The art of the accusation

The cross accusations between North Korea and the US.

Ever since World War II, the United States and North Korea have been confronting and accusing each other. Presently, the situation has not improved, but it could be said that it has worsened significantly. The main actors of these accusations are Kim Jong-Un (North Korea) and Donald Trump (USA), who instead of trying to mediate in international politics, are once again a concern for the international community.
The usual accusations are not all of the same typology or thematic, but they have a clear objective, which in none other than to destabilize the image of the opponent, and at the same time they are adding even more “wood to the fire”. Earlier this week, a North Korean newspaper published a report accusing the US CIA of conspiring to attack North Korean’s leader in an attempt to murder him.

trump lol

Earlier this week, US newspapers published a report on China’s support for the US and the unpolite attention Kim Jong-Un allegedly had with the Chinese government, which is a bit ironic because North Korea is highly dependent on China and might even need its help… in case of a possible armed conflict. This is what is known as state marketing. Not everyone knows the existence of this department of government that the states have, whose purpose is none other than trying to make their people and even the rest of the world see what they want us to see through the media. There are clear, fully verified examples in which the US has used its state marketing services, like for example in the Vietnam war, the conflict with Fidel Castro (Cuba) and even more recently, the war in Afghanistan.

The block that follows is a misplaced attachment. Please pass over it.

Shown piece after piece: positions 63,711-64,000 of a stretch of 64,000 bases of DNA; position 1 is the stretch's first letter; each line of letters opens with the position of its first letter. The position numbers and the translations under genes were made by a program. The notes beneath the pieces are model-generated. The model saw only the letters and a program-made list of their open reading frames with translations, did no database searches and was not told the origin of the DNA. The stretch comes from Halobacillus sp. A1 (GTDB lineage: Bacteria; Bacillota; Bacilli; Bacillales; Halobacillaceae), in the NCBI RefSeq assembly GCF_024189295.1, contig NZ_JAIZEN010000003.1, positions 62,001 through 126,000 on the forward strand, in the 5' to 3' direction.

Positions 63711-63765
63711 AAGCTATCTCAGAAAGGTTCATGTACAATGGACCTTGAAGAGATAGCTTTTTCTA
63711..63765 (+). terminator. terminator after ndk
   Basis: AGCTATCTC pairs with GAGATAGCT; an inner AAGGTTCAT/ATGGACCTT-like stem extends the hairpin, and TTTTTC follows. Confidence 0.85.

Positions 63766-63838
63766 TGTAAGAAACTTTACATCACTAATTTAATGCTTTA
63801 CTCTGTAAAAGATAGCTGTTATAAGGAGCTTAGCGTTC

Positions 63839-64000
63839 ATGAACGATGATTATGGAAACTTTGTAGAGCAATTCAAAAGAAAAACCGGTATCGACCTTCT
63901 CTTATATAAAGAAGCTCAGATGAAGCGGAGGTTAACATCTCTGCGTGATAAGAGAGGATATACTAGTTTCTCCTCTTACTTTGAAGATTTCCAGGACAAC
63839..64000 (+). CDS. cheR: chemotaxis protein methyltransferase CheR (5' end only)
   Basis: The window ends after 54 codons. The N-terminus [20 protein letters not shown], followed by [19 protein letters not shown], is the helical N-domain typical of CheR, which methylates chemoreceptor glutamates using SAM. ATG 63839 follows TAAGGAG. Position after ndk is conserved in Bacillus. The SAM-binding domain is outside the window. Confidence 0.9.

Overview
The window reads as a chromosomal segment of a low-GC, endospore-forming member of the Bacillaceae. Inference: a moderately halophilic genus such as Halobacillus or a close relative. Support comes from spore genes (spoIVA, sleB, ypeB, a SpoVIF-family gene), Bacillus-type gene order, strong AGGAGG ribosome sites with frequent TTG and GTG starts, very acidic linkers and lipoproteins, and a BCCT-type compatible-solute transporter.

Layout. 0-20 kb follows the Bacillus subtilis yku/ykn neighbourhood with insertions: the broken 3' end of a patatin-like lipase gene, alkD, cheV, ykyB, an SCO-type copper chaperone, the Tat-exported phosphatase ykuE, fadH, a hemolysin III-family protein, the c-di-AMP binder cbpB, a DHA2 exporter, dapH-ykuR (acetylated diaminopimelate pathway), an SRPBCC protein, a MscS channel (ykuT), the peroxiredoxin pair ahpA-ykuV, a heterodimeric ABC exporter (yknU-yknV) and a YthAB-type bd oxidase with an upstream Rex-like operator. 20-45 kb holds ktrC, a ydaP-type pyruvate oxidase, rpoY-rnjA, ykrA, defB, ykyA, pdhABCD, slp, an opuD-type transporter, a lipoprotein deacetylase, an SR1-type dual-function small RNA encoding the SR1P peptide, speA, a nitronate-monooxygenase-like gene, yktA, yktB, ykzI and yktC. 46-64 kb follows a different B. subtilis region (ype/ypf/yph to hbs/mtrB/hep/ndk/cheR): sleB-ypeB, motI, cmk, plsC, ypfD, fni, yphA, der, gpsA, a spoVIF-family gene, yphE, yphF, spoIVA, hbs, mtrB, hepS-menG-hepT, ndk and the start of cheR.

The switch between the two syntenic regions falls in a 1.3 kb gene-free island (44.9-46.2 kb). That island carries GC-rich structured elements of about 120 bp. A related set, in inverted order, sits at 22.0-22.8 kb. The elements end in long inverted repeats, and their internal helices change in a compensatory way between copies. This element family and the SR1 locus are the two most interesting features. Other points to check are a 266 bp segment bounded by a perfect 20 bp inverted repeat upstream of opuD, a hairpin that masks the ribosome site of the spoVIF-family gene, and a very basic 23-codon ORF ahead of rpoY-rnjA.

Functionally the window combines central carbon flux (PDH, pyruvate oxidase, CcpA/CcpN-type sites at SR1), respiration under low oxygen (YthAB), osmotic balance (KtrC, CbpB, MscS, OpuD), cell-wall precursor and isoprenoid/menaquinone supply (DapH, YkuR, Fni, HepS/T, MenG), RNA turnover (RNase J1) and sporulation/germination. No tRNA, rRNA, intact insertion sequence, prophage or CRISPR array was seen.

Recently Mr. Trump has made a series of very unfortunate statements, something very common since he began his electoral program last year (2016). These are statements where he shows his great ego and almost touching totalitarianism. In which he warns North Korea, that if they continue to ignore the international community, they will be punished with force, for example the US has already punished them with economic sanctions, but they haven’t stopped their nuclear activities and other military actions.

22 is too many

A large part of the world population is wondering: Why is President Donald Trump acting this way? Well, there is a study that explains the necessity of the US to enter a new war, not because of a mere economical, geographical or political issue, but because the American army cannot remain without activity in American territory, since this causes a great problem in society. The number of suicides among American military has increased exponentially recently, due to their lack of activity when they return from conflict. (20- 22 daily suicides according to Mission 22).      

To conclude, quoting Bertrand Russell: “Scientists strive to make the impossible possible. Politicians, for making impossible the possible.”

                                             

 

Military Intervention: Acceptable or not?

The death of Lee Rigby a week ago brought attention to a highly controversial area of international relations, namely: the legitimacy of outside intervention in a country’s internal affairs. Officially, the International Community does not support intervention, unless there are some international interests. This leads to highly controversial decisions taken by some governments.